The way to work this morning was just that little bit slower, fewer smiles than usual, less eye contact.
Suddenly being in one of the world's big financial capitals wasn't quite as lucrative as it had been.
Don't get me wrong, I have little or no sympathy for the well-paid suits who have cashed their bonuses (at our long-term expense) during the good times of the economy, but feel immensely for the human cost of those lower down the corporate chain - the secretaries, the cleaners, those on or not far from minimum wage levels who will feel the pain of losing their jobs this week and not being paid for the hard work they have already put in.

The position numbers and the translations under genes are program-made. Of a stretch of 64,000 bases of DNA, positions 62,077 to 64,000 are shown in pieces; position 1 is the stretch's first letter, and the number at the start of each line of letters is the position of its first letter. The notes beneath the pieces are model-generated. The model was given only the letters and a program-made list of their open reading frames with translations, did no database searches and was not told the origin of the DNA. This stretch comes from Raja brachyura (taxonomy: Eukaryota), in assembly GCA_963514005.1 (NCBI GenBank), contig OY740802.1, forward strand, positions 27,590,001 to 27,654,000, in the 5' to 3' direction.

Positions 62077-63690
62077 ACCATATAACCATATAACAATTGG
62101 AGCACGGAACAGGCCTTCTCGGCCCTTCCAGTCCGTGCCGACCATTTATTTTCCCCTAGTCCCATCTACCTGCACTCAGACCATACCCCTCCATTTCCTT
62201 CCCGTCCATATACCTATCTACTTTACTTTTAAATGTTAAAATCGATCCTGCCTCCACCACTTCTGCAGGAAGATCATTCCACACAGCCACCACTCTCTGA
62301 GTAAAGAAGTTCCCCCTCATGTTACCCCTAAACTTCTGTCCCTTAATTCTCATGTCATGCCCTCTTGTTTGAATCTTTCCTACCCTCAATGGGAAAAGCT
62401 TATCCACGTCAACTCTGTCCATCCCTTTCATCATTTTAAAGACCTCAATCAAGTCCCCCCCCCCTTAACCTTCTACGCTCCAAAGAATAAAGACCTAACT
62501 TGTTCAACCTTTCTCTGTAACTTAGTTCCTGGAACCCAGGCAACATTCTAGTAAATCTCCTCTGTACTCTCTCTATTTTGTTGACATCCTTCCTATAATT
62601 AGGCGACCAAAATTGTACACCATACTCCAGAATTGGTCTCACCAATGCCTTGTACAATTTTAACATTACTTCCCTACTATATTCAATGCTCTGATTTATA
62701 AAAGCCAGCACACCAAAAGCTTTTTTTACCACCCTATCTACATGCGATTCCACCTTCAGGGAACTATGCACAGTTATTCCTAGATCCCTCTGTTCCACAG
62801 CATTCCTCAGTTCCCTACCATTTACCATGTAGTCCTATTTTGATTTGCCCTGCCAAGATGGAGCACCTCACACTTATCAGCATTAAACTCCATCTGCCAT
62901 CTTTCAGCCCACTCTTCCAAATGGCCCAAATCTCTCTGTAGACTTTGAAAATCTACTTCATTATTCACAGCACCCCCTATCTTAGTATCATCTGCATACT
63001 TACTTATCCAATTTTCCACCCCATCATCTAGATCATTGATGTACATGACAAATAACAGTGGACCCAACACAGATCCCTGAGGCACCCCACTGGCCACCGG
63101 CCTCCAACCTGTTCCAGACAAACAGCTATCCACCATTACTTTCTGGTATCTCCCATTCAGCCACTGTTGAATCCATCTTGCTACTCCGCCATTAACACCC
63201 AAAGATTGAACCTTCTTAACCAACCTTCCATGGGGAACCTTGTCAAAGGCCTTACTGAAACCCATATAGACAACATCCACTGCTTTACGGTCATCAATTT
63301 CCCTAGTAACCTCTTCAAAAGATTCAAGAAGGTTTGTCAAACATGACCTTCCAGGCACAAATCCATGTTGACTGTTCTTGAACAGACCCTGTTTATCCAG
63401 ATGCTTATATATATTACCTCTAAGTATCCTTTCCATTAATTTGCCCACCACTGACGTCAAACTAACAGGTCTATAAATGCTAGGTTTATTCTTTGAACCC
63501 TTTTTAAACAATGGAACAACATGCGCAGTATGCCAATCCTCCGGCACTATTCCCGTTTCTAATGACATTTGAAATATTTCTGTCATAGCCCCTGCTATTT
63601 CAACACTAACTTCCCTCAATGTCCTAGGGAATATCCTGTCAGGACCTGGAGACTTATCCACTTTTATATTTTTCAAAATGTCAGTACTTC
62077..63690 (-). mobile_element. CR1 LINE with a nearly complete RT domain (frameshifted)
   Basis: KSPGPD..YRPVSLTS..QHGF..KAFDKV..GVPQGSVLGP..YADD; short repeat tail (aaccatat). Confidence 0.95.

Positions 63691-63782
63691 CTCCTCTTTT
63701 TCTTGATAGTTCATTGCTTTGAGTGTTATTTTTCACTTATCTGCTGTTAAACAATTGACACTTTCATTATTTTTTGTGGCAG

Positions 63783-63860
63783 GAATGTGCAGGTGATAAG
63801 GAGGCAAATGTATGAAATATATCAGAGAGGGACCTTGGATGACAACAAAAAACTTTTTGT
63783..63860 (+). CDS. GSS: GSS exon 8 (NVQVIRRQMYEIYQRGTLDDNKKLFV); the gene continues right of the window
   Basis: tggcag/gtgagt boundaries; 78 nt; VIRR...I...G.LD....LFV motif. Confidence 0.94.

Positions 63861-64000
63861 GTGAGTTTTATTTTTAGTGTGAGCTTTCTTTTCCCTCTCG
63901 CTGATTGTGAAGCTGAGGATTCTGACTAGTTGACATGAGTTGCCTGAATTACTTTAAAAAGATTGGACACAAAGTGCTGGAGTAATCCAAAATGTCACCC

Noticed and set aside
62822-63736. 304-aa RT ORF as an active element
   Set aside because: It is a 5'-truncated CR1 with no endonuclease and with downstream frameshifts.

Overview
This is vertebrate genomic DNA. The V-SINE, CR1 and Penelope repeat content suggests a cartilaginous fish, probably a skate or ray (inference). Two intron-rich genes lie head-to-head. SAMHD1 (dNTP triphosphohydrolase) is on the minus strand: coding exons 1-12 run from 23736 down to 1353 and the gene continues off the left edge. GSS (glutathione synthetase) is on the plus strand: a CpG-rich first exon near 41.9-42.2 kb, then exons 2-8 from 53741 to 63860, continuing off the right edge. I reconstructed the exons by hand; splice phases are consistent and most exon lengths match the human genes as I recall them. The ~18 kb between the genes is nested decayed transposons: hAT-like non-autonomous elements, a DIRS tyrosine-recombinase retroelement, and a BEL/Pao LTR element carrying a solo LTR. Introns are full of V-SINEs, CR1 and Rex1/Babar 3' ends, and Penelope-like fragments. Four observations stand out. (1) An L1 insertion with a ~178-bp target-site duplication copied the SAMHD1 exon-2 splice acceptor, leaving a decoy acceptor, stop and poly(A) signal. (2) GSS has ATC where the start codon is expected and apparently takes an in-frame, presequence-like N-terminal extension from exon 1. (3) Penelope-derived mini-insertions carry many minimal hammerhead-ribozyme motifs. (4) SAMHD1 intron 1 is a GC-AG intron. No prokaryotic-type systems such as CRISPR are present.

I believe strongly in entrepreneurship, in working hard, in striking out on your own and developing business and creating real wealth, but I'm not an all-out buccaneering free market capitalist because people are more important and it's the human cost - the job losses, the home repossessions, the associated stress and health problems - that hits me most.
The market will eventually correct itself, but the fall out from the failures of an unregulated banking system understood not even by those in the industry will affect every man, woman and child in the country. We simply can't let this happen again.